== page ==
Is Renting Really Dead Money?

edited 30 November -1 at 1:00AM in House Buying, Renting & Selling
87 replies 13.2K views
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  • Gorgeous_GeorgeGorgeous_George Forumite
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    This is an odd comment. I find in the current market I have a greater choice on places to rent than places to buy. Also (having experienced noisy neighbours) renting gives you the opportunity to just up sticks and leave. Selling can take months and years. It is a much greater risk when you buy and you don't know who your neighbours are (they can seem nice to start with), than when you rent.

    It is a good debate.

    Yes, what I was trying to say is that, on an estate where all or most houses are rented, you tend to find more problem families than on estates that are all private. I'm sure there are exceptions to this rule.

    :)

    GG
    There are 10 types of people in this world. Those who understand binary and those that don't.
  • GorgeousGeorge - You were making a lot of sense, until you got to the bit where you didn't give the rental view...

    "The best thing about owning is that I choose where to live and I live next door to other owners. In rented accommodation, where next door is also rented, you never know who your next neighbours might be."

    Well that's true to a degree until the owner next door decides to let out there place or the owner next door sells it to neighbours from hell (you've no control over those). Also Mr and Mrs Nice Neighbour may turn out to be anything but nice.

    The best thing about renting is if you do end-up with neighbours you don't like, you give your notice (1-2 months) and find somewhere else. You don't have to worry about selling if you want to leave (how long will that take?) and you'll need to make sure you don't end-up in a dispute as that'll have to be declared.

    Two sides to every story :)
    "One thing that is different, and has changed here, is the self-absorption, not just greed. Everybody is in a hurry now and there is a 'the rules don't apply to me' sort of thing." - Bill Bryson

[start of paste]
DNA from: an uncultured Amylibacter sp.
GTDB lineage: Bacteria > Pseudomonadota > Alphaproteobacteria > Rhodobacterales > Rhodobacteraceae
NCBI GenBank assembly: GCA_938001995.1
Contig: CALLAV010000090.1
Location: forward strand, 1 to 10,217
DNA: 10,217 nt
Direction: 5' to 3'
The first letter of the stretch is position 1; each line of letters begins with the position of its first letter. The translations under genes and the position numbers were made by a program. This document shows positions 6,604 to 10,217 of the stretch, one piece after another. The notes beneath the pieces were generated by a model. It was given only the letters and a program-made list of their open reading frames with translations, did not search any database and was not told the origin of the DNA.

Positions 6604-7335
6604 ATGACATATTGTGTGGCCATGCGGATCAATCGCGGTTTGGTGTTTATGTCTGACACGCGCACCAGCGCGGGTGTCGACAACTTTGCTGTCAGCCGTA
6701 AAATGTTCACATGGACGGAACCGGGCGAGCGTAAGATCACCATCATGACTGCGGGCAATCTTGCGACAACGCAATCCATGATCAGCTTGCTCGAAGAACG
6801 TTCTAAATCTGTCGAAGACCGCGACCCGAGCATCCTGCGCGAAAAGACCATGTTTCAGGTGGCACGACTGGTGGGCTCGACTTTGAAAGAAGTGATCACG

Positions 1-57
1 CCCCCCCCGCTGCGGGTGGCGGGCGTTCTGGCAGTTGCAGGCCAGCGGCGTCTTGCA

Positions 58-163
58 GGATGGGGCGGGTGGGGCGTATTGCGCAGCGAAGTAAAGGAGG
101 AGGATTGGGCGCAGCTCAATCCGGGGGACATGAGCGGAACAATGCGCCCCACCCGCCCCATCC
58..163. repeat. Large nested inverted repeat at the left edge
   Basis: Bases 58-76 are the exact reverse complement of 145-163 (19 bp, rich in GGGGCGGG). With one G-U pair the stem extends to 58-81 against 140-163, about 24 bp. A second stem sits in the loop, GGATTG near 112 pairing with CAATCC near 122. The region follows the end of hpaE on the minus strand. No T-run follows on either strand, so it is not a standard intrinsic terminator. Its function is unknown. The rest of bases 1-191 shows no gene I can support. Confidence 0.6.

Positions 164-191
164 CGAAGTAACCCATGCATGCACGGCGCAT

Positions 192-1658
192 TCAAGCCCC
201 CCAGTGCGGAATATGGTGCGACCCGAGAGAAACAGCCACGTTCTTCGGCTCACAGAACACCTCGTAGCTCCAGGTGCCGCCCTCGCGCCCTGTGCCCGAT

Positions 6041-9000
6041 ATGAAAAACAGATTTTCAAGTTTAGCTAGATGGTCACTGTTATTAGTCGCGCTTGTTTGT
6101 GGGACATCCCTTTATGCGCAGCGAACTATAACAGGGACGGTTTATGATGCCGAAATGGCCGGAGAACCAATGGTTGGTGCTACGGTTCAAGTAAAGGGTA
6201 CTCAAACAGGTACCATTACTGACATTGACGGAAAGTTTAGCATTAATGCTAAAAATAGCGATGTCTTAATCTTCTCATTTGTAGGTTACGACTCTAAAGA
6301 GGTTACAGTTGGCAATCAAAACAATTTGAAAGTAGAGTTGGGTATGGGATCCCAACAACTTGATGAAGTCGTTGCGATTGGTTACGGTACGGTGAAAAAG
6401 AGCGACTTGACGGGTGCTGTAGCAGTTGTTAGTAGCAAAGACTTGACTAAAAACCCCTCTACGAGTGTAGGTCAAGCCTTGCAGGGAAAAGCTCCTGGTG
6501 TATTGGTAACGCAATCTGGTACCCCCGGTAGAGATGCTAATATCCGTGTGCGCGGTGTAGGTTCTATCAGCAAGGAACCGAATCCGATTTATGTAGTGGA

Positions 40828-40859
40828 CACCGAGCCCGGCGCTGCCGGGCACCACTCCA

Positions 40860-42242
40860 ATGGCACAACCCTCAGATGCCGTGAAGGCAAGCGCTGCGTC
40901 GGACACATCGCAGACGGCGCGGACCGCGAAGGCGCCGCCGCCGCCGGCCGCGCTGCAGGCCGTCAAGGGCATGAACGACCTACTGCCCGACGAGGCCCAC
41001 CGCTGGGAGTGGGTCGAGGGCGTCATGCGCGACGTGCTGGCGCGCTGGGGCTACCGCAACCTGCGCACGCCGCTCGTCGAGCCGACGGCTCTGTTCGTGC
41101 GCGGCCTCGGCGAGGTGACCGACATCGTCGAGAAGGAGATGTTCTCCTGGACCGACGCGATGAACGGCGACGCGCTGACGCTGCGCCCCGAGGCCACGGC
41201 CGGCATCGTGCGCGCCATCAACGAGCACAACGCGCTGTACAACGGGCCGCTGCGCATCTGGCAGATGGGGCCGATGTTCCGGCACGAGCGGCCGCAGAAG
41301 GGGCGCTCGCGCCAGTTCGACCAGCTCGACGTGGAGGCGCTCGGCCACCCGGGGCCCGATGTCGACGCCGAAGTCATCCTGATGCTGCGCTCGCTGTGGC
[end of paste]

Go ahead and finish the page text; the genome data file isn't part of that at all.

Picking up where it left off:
• lynzpowerlynzpower Forumite
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    I love owning my own place but I sometimes envy those who rent.

    The best thing about owning is that I choose where to live and I live next door to other owners. In rented accommodation, where next door is also rented, you never know who your next neighbours might be.

    In short, renting is best if you rent near similar people to yourselves.

    :)

    GG

    Me & OH were discussing this very point last night.

    The thing is, you can buy somewhere & get to know the neighbours & think hmm they are nice,. they could sell to a grade 1 a55. Leaving involves possibly paying off a fixed mortgage & associated banking charges, ea fees. not to mention all the usual of bits of decorating that requires doing before selling. then removals.

    Renting- you can rent next dor to an A1 a55, but at most you have to stick it for a year till the end of the AST ( or 6 months if you are clever negotator)
    when you leave it costs you nothing aside from the van :)
    :beer: Well aint funny how its the little things in life that mean the most? Not where you live, the car you drive or the price tag on your clothes.
    Theres no dollar sign on piece of mind
    This Ive come to know...
    So if you agree have a drink with me, raise your glasses for a toast :beer:
  • lynzpowerlynzpower Forumite
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    GorgeousGeorge - You were making a lot of sense, until you got to the bit where you didn't give the rental view...

    "The best thing about owning is that I choose where to live and I live next door to other owners. In rented accommodation, where next door is also rented, you never know who your next neighbours might be."

    Well that's true to a degree until the owner next door decides to let out there place or the owner next door sells it to neighbours from hell (you've no control over those). Also Mr and Mrs Nice Neighbour may turn out to be anything but nice.

    The best thing about renting is if you do end-up with neighbours you don't like, you give your notice (1-2 months) and find somewhere else. You don't have to worry about selling if you want to leave (how long will that take?) and you'll need to make sure you don't end-up in a dispute as that'll have to be declared.

    Two sides to every story :)

    great minds :)
    :beer: Well aint funny how its the little things in life that mean the most? Not where you live, the car you drive or the price tag on your clothes.
    Theres no dollar sign on piece of mind
    This Ive come to know...
    So if you agree have a drink with me, raise your glasses for a toast :beer:
  • brionabriona Forumite
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    ali007 wrote:
    This surely is the flaw in the argument - I know a lot of people who rent - NONE of them save any money.

    I DO enjoy having holidays which I would certainly NOT be able to afford if I was spending £700pm [or more] on a mortgage and associated home-ownership costs but that's not to say I don't have any other savings... It's BECAUSE my rent is only £185pm that I can afford to both save and have holidays. Yes, I may have had to make a few compromises along the way, e.g., I'm sharing with four others in a nice area but a rather studenty house and yes, it's been a bit hit and miss at times, but I am happy to live this way so that I can afford the other things I want in life.
    ali007 wrote:
    They will end up forever renting, with no savings, whereas a mortgage WILL be paid for.